North King Lodge v. The “Gowlland Chief” et al.

In Admiralty Practice, In Rem Actions and Arrest on (Updated )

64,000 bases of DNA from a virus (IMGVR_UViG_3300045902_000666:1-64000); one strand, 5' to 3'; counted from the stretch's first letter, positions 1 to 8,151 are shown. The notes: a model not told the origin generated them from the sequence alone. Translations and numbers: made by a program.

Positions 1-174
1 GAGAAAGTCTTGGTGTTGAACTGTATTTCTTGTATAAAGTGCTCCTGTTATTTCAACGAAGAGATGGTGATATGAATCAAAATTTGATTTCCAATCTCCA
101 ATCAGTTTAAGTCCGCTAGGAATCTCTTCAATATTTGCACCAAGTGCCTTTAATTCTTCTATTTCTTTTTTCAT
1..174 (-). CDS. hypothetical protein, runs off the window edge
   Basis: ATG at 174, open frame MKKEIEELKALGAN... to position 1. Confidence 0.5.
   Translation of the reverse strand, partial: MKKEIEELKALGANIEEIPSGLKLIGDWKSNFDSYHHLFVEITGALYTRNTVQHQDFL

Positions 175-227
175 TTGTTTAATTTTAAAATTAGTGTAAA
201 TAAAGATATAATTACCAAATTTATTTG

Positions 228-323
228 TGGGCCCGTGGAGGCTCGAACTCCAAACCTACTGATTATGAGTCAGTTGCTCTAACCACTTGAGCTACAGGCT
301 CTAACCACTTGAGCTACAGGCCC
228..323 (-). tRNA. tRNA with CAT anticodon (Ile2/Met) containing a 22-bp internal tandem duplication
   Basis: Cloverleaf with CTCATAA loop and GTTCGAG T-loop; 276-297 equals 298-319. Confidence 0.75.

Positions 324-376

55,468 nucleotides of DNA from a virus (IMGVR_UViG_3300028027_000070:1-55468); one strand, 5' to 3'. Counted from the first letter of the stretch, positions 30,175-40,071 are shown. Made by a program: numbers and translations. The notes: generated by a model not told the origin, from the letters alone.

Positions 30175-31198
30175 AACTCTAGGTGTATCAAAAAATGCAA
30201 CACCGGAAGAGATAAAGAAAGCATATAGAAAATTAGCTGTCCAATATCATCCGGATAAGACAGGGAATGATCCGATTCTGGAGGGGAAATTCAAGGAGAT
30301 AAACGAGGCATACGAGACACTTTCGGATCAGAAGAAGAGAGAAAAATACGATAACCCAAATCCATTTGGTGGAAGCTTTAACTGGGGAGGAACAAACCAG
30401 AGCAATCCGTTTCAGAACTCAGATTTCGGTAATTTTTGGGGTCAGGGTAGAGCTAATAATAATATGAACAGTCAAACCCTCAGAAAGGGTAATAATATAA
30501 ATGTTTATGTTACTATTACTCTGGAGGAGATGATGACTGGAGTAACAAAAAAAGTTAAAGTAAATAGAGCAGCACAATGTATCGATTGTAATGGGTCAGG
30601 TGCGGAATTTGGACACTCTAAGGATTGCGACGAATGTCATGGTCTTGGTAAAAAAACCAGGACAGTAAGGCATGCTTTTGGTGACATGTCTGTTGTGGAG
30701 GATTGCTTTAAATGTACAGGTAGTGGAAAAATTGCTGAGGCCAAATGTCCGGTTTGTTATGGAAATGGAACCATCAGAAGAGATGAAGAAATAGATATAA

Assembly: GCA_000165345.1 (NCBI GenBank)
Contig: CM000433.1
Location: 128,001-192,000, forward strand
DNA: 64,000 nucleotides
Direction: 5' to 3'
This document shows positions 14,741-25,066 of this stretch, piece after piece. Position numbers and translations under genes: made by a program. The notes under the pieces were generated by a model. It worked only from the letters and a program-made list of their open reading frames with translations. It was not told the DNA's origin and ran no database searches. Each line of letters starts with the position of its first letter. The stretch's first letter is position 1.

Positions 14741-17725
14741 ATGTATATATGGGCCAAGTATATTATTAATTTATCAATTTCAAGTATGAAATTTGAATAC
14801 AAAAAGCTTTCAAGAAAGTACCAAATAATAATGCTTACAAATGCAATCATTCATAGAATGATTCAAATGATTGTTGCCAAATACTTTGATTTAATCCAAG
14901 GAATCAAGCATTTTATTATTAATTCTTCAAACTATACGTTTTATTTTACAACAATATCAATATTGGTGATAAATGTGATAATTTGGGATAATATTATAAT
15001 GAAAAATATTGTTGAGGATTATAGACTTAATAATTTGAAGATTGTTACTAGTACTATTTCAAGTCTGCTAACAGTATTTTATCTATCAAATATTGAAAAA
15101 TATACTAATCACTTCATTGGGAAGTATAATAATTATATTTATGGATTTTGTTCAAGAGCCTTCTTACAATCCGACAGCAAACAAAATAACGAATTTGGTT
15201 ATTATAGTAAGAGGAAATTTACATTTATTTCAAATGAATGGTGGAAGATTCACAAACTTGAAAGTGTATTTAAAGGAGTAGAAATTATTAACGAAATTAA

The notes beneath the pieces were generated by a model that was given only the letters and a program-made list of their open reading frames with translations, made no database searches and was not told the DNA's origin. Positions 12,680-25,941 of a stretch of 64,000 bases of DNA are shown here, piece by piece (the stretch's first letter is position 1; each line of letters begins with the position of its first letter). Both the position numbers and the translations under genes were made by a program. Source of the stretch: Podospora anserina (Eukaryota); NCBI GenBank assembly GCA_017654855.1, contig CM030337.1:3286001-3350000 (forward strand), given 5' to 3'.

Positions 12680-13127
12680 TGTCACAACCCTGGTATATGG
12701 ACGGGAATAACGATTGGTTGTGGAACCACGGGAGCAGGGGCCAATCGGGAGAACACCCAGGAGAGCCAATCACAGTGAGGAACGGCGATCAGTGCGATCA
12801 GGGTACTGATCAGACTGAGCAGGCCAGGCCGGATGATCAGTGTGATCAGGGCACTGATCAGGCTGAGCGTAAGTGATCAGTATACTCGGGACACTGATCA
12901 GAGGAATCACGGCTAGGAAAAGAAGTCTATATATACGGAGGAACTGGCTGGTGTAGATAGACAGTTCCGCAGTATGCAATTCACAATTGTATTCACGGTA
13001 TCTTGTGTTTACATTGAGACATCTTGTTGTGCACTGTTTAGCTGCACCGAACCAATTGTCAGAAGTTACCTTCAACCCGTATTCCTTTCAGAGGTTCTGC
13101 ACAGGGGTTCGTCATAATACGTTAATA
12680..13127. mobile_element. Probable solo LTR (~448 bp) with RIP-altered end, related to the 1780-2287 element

This was an application to set aside the arrest of the Defendant vessel or alternatively for setting the form and amount of security. The underlying action concerned the sinking of the Plaintiff’s vessel due to the alleged negligence of the Defendants. The motions Judge considered first whether the arrest should be set aside due to abuse of process and noted in this regard that an abuse of process would be an arrest done for some purpose other than a legitimate desire to secure the claim, for example, to leverage a defendant into an improvident settlement. The motions Judge found there was no evidence of abuse of process. With respect to the form of security required, the motions Judge noted that the Rules contemplated security in the form of a payment into court, a surety bond, letter of credit or letter of undertaking and held that these forms of security should not be departed from absent a very good reason. He specifically declined to order posting of security by way of a mortgage on the Defendant vessel. Turning to the maximum amount of security, the motions Judge found that the parties were in agreement that the Defendant vessel had a market value of between $350,000 and $360,000. He next considered the amount of security that should actually be posted and found that the Plaintiff’s best arguable case was the value of its vessel at $700,000. However, applying a contingency of 50% , he reduced this amount to $350,000. He also refused to apply a mark-up to take into account interest and costs. (Note: Rule 55(26) of the British Columbia Supreme Court Rules does not permit security to be given by way of a letter of undertaking as this judgment suggests. Also, the reduction in the amount of security from the Plaintiff’s best arguable case by taking into account contingencies is questionable given the existing authorities. Similarly, the refusal to take into account interest and costs in setting security would seem to be contrary to the weight of authority. Nevertheless, the result arrived at is justifiable given the value of the Defendant vessel, and therefore the upper limit on security, was approximately $350,000)